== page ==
Known for its starry nights and warm desert breezes, Palm Springs, California elicits from many a traveler the desire to just dance. It is as if something wells up from your inner reaches in a primal need to express yourself under the palms. And if dancing in the open air under the shadow of Mount San Jacinto appeals to you, and if you wouldn’t mind a cocktail and a fine warm dinner too, you may wish to consider Las Casuelas Terraza.
A semi-outdoor cantina in the very heart of downtown Palm Springs, Las Casuelas has been providing her dishes since 1958 and her open aired dance floor to traveler and local alike since the 1990’s. When you hear the allure of her festive music pouring out onto the street, your feet automatically turn into the direction of it. Immediately upon entering the arched doorways, you feel transformed by its Pueblan architecture.
Located at 222 Palm Canyon Drive, it is a popular destination and may require waiting for a table. This however provides the opportunity to enjoy one of the house specialties….. The “Classic” (on the rocks) Margarita, which is rated tops in the valley.
Sharing the stage throughout the week at Las Casuelas are two bands, Hot Rocks and Palm Springs Sound Company. Both provide an eclectic range of tunes, from early Stones to more recent rock and pop. And both bands hold true to melody. What is also noticeable is the fact that, though the music readily entices folks to abandon their chairs and to get out on the dance floor, the refrains are not overwhelming. You could still hold a conversation at your table.
The clientele is also of a classy sort. The night that the music drew us to her tables, middle-aged ladies whirled with an older gentleman in a sporty fedora who seemed to be out there for every dance. Married couples who looked like they have been dancing together for their entire lives would hug after each song. Young ladies without escorts would move and sashay together, smiling infectiously.
It was a moveable feast.
The food is exemplary Mexican, but with some original contributions as well. The guacamole is mixed with pomegranate and the tamales are made from corn grown locally. There is a Tropical Salad with grilled chicken which adds flavor to an already enticing menu. The house specialties are its combination plates and ordering one of these provides you with a range of Las Casuelas’ features. And for dessert, do not pass on the Deep Fried Ice Cream. Its textures and sweetness are the perfect camino to fulfill your palate’s dreams.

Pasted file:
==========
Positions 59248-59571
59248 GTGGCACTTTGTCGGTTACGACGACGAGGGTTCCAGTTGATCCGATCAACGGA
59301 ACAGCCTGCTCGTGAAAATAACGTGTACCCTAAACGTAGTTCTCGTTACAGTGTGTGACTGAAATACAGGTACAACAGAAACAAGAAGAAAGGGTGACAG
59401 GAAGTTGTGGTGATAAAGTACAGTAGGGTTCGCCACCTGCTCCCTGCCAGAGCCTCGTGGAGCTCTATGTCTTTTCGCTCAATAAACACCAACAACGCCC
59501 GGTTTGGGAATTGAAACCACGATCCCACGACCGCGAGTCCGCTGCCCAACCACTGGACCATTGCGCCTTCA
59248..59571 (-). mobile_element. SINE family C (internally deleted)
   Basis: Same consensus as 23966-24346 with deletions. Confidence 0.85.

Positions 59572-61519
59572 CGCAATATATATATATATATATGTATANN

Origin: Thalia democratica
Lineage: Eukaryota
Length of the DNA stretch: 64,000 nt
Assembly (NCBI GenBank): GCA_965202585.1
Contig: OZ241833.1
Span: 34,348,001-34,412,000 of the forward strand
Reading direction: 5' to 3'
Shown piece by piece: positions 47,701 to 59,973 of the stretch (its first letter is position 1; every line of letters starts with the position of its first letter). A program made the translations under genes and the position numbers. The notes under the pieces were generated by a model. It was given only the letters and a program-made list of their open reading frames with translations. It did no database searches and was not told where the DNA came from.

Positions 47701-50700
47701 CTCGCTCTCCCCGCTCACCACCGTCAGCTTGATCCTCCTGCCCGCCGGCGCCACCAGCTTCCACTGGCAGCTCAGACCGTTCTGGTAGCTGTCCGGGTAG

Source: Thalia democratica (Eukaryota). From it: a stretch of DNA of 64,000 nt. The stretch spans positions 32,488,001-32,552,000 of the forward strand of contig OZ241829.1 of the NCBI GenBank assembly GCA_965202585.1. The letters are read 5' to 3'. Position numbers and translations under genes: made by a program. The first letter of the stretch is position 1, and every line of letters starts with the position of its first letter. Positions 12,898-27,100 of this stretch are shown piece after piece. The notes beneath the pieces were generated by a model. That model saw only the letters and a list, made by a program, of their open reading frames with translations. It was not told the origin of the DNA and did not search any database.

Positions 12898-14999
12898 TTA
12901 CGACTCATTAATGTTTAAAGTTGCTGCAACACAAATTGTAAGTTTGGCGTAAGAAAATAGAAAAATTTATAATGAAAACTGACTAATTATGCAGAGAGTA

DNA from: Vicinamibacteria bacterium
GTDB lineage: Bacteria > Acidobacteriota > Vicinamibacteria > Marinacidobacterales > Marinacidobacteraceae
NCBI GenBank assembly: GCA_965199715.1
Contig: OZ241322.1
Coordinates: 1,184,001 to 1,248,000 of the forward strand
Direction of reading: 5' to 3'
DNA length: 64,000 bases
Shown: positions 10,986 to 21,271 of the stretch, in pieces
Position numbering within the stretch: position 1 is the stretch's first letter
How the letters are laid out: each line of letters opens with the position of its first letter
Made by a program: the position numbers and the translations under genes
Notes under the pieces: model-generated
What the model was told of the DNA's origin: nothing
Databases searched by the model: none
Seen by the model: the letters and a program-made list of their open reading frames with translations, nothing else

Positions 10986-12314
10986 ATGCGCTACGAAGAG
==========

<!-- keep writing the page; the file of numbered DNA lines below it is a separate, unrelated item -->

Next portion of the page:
The staff which served us were impeccable in friendliness and always willing to go an extra step further in assuring a pleasurable experience. I had the gratification of meeting two of its managers who were above helpful….Patrick Service and Eric Navarro. I had dined with my niece Epi, and Eric made it a point to bring laughter to our table.
And laughter seemed to be a serving at Las Casuelas from her menu. Waiters and waitresses originated it and passed it on willingly. The bar area, with its over-sized palm trunk as its centerpiece, was filled with it. Dancers all wore smiles bright!
Bright also are Palm Springs’ sunny days. A favorite snow-bird destination to avoid Midwestern, or even Canadian winters, many golden-agers head this way. Desert evenings can be cool as the warmth of the days are dissipated in the crystalline airs, but daytime temps are quite pleasant, being in the 70s and 80s.
And even though wintering in Palm Springs, California may connote an unaffordable experience, there are other nice hotels besides The Ritz-Carlton Rancho Mirage or the Wexler in Deepwell. I shopped Expedia one day and found a double-bed room for $60 at The Baymont Inn and Suites which is located downtown just off the strip. Another fine choice is The Royal Sun, which is a mile or two south of the downtown area, but is pressed nicely against the granite shadow of San Jacinto. This hotel averages under $100 per night and there is a BUZ stop right at the curb outside. The pink Buz line offers free rides, every 15 minutes, Thursdays through Sundays. The Royal Sun also has one of the better continental breakfasts, and I was very satisfied with it.